Nearby, the Baltimore Beacon protects seafarers of the incredibly dangerous rocks of the promontory, and just south of Baltimore you’ll discover Spain Tower and its spectacular views across the promontory and back towards the village.
13. Killaloe (Clare)
By the shores of beautiful Lough Derg, and on the banks of the River Shannon, Killaloe sits like a jewel in the crown of Co. Clare. The village has ties to the Irish High King, Brian Boru. In fact, you can still visit the site of his famous hill fort as it’s just outside Killaloe.
This riverside village boasts spectacular scenery along the Shannon, with many photo opportunities for some true postcard memories. There are many boutique shops, cosy cafes and pubs to while away some time, or you can always go angling like a king on the river itself.
14. Westport (Mayo)
Far to the northwest on the Irish coast, you’ll find the small Georgian town of Westport. Filled with charm, like stone bridges, a Georgian crescent with typical spa-town housing, several tree-lined promenades along the beautiful Carrowbeg River, and a quaint central village square, there’s more to this town than first meets the eye.
The village is also connected to the legendary pirate queen, Grace O’Malley. You can also join the Western Greenway here, and cycle or walk along to Achill Island. Further afield, a 16th-century tower house, Rockfleet Castle, and the ruins of medieval Burrishoole Friary also await exploration.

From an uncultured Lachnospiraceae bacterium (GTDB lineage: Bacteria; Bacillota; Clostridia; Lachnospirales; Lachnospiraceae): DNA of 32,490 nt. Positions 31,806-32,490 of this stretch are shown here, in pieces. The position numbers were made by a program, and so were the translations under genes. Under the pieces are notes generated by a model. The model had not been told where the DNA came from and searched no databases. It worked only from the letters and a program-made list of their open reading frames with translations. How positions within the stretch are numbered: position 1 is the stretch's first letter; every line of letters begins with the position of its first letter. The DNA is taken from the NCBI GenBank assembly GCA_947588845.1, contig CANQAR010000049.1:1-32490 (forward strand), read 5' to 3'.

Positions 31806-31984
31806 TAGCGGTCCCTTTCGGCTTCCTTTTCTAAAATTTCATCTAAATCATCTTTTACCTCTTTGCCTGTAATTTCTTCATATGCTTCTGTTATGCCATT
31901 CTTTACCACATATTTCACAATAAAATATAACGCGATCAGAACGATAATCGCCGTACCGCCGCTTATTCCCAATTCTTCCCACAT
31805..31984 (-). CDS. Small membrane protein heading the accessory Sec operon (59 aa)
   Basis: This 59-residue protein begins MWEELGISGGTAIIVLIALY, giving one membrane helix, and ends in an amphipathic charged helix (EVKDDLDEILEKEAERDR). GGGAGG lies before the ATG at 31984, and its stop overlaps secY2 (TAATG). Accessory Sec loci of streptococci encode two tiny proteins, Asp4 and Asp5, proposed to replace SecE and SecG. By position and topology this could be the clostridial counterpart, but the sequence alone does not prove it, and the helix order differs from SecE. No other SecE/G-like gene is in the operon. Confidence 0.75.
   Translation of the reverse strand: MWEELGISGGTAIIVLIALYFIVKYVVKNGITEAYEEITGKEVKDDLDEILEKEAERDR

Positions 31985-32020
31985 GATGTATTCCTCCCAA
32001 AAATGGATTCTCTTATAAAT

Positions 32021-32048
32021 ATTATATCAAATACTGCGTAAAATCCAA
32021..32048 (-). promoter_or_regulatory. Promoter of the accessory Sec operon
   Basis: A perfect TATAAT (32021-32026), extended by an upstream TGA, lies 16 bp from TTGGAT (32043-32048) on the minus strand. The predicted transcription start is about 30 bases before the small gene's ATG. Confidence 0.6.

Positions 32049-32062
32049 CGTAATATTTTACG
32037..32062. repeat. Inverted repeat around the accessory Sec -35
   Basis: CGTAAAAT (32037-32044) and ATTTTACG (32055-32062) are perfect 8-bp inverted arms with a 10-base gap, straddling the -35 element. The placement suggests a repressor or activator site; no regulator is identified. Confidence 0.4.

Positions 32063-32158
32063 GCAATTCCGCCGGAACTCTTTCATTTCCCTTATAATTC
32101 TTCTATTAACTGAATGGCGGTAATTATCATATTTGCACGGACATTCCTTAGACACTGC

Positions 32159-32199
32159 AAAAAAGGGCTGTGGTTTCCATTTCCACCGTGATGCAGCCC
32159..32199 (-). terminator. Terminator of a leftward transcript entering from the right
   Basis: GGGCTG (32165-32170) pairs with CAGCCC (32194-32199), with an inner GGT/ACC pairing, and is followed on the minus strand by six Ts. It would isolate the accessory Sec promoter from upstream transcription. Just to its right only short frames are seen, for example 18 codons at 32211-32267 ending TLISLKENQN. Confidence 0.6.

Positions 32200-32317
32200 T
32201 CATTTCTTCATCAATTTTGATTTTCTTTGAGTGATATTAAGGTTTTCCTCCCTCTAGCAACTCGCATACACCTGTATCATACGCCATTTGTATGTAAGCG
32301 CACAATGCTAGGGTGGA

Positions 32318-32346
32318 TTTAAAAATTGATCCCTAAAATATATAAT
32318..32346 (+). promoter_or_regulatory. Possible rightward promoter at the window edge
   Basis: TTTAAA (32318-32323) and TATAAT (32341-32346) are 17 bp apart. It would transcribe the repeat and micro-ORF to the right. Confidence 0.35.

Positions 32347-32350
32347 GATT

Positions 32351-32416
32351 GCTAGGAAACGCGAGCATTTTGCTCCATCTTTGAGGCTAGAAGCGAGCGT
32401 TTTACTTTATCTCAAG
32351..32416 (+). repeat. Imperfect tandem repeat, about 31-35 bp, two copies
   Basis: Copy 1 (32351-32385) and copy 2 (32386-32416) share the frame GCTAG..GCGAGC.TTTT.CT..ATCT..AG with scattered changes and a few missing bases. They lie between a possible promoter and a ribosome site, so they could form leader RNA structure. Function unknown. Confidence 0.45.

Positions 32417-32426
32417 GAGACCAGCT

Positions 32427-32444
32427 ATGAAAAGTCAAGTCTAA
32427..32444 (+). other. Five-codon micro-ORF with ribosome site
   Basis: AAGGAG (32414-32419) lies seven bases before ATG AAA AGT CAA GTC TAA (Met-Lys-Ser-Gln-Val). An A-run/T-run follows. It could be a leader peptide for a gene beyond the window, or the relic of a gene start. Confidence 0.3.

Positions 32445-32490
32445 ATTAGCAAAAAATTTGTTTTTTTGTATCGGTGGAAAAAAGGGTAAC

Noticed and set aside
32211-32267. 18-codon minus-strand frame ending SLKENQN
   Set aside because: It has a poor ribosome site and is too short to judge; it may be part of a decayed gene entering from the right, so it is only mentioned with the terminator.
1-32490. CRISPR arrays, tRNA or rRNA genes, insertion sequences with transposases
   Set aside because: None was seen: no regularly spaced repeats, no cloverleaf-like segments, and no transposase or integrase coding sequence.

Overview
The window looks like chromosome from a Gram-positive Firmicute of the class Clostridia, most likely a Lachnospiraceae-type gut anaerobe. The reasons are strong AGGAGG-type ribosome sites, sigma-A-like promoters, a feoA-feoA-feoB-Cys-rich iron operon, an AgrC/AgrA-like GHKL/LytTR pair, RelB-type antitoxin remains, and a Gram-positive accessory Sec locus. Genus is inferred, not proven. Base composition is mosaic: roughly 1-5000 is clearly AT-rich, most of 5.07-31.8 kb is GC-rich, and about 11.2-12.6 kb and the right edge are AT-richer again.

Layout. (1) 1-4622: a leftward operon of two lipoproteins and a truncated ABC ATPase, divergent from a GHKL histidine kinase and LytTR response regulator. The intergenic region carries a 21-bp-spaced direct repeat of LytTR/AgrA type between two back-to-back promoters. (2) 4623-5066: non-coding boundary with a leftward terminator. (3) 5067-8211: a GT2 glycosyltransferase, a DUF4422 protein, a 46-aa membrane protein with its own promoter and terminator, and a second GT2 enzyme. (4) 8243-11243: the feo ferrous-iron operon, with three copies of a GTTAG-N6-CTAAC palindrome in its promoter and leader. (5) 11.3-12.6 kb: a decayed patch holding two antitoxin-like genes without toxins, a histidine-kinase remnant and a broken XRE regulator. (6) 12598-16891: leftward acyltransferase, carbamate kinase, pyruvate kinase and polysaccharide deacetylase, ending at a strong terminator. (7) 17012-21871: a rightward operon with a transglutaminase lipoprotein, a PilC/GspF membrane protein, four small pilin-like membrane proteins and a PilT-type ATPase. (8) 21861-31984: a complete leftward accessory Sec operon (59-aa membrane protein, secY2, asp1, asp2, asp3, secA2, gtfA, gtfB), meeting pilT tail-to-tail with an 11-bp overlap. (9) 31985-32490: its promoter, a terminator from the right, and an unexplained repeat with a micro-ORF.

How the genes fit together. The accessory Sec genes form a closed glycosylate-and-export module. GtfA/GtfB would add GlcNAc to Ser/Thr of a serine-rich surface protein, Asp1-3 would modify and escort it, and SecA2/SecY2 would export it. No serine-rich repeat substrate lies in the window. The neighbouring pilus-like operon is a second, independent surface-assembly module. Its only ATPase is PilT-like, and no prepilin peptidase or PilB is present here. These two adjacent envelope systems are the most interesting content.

15. Kinsale (Cork)
As the River Bandon winds its way inland from the North Atlantic Ocean, it first encounters the quiet dominance of Kinsale. Its splendidly painted old town with more colours on show than in the rainbow, along with a whole host of quaint cafes, old school pubs, and stylish harbour-front restaurants, meaning you’ll have no trouble finding somewhere to nibble and natter.
Kinsale also has many cultural sights, like Desmond Castle, two 17th-century harbourside defences James Fort and Charles Fort, and the Kinsale Regional Museum with its displays on the tragic WWI 1915 sinking of the RMS Lusitania.
16. Clifden (Galway)
Due west of Dublin, as far as you can go, is Clifden in Co. Galway. A small coastal town with a rich history, and absolutely breathtaking scenery, Clifden is often referred to as the capital of Connemara. There’s a lot to see and do here; including the museum, and several tasty eateries.
Sitting on the banks of the Owenglin River, just before it flows into Clifden Bay, the village is a popular rest stop for those exploring Ireland’s Wild Atlantic Way, as it travels through the village. Nearby are the dramatic ruins of Clifden Castle, and then scenic Eyrephort Beach with its white sands and turquoise waters.
17. Kenmare (Kerry)
Stone circles, a famous bridge, and a dramatic waterway all claim Kenmare as their home, and this small country town should definitely be on your list too! Kenmare Bay and Lough are both spectacular, with an abundance of native fauna and flora, all of which can be experienced when exploring the village.
Laid out in a triangular fashion, the village streets operate on a one-way system, as they’re narrowed with parked cars that line the colourful roads. There’s no shortage of renowned shops, inviting cafes, upmarket restaurants and bars, or any number of cultural activities with museums and breweries here too.
18. Leighlinbridge (Carlow)
Filled with narrow winding streets and grey limestone malthouses, the ruins of an early Norman castle and tower, and accessed by a 14th century stone bridge, Leighlinbridge is a historic gem just waiting to be discovered. Several small cafes and takeaways occupy the west bank of the town, with a sculpture garden providing a nice respite.